What do you mean by mandatory?

TSMC and Mentor Graphics recently held a joint Marketing seminar (06/25/09) for mutual customers to go over the new DFM requirements at 45/40 nm. (In my first post, I mused about the implications of making some DFM analysis steps mandatory.) When the presentations at the seminar ended, and the Q&A began, two customers basically asked the same question, “What do you mean by mandatory?” Of course, TSMC wasn’t going to stand over them and say, “Mandatory means mandatory, what part of mandatory don’t you understand?” :=) TSMC admitted that they haven’t changed the tape-out checklist to forcibly include the DFM checks (CMP and LPC). This is what begs the question, what do you mean by mandatory?

What it really comes down to is this: if you tape out without these checks at 45/40 nm, you are taking a risk. If the design has yield issues and you didn’t run these checks, TSMC might wave the design off and insist that you take ownership of the yield issues. This is a huge risk. If the part comes out and has zero yield, and they find out it’s because of a level 1 hotspot in litho, or bridging due to CMP that you didn’t check for, then you have to eat the cost of a respin. Most design teams doing large designs count on a certain number of respins before full production anyway, but to have to do one before you have any functional parts is a disaster. If you get parts that yield, but yield poorly, it can be just as bad, because these things can take a long time to find using traditional Low Yield Analysis, or FA. As someone who once had to re-spin a custom design due to a flaw in the incoming spec, the worst thing management can ask you before a re-spin is, “Are you sure that’s all that’s wrong with the design?” That one is guaranteed to cause sleepless nights.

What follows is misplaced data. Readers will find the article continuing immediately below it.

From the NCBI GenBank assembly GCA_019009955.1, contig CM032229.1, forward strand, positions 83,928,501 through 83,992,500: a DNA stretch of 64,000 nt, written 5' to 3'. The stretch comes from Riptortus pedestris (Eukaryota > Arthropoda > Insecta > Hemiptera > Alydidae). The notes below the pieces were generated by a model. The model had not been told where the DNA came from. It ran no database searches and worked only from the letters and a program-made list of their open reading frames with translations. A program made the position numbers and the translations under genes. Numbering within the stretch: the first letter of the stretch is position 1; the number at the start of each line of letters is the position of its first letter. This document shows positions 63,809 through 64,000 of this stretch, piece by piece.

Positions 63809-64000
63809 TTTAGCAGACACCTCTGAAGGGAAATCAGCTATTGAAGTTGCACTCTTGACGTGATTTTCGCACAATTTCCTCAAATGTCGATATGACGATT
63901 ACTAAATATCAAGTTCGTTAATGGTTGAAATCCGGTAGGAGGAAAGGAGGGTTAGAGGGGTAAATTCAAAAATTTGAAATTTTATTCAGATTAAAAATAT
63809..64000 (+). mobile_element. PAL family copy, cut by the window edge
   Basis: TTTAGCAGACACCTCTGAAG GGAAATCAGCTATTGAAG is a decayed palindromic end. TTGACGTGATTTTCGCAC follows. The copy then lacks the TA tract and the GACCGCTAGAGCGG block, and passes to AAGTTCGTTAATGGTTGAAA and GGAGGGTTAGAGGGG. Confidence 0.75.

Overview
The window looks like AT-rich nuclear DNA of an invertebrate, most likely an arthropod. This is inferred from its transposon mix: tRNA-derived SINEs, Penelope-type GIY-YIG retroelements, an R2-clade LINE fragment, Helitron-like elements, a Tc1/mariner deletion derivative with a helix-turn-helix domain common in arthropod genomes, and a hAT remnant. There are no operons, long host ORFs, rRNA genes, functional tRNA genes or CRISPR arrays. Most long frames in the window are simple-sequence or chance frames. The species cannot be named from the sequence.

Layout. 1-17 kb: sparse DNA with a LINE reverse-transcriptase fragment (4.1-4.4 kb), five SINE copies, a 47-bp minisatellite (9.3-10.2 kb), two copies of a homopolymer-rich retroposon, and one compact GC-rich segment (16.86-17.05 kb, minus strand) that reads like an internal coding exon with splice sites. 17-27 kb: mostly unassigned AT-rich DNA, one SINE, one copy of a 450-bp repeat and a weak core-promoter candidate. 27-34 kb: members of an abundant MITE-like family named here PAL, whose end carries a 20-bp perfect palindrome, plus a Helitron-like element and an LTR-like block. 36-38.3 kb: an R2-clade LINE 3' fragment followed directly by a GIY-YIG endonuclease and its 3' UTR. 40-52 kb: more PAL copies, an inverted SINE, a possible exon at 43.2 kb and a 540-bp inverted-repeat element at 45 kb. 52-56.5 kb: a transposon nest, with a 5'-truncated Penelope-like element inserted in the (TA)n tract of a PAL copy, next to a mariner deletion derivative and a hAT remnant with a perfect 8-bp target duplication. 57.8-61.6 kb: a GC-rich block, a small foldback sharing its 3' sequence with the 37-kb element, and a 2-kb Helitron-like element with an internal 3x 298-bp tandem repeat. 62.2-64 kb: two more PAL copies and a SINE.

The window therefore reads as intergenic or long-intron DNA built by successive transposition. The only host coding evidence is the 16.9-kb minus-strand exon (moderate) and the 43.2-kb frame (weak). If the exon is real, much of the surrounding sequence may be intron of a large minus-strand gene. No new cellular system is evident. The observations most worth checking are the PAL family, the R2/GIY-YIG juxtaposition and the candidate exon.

TSMC pointed out that they have very little history on the 45/40 process at this time. This means there might be yield issues, and there is a definite need to do DFM analysis at this point in time. TSMC also pointed out that DFM analysis might not be mandatory once the process is considered stable. I think that by that time, the next process node will be in the hands of the early adopters, and DFM will be mandatory for that node, so the need for DFM won’t be going away anytime soon. According to this article and this article on the web, the yield issues are real. Considering the total cost of developing a chip in 45/40 nm and the risks of really low yields, DFM tools seem like cheap insurance.

Conclusion? Buy DFM tools from Mentor Graphics. You’ll sleep better. :=)

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Posted July 8th, 2009, by

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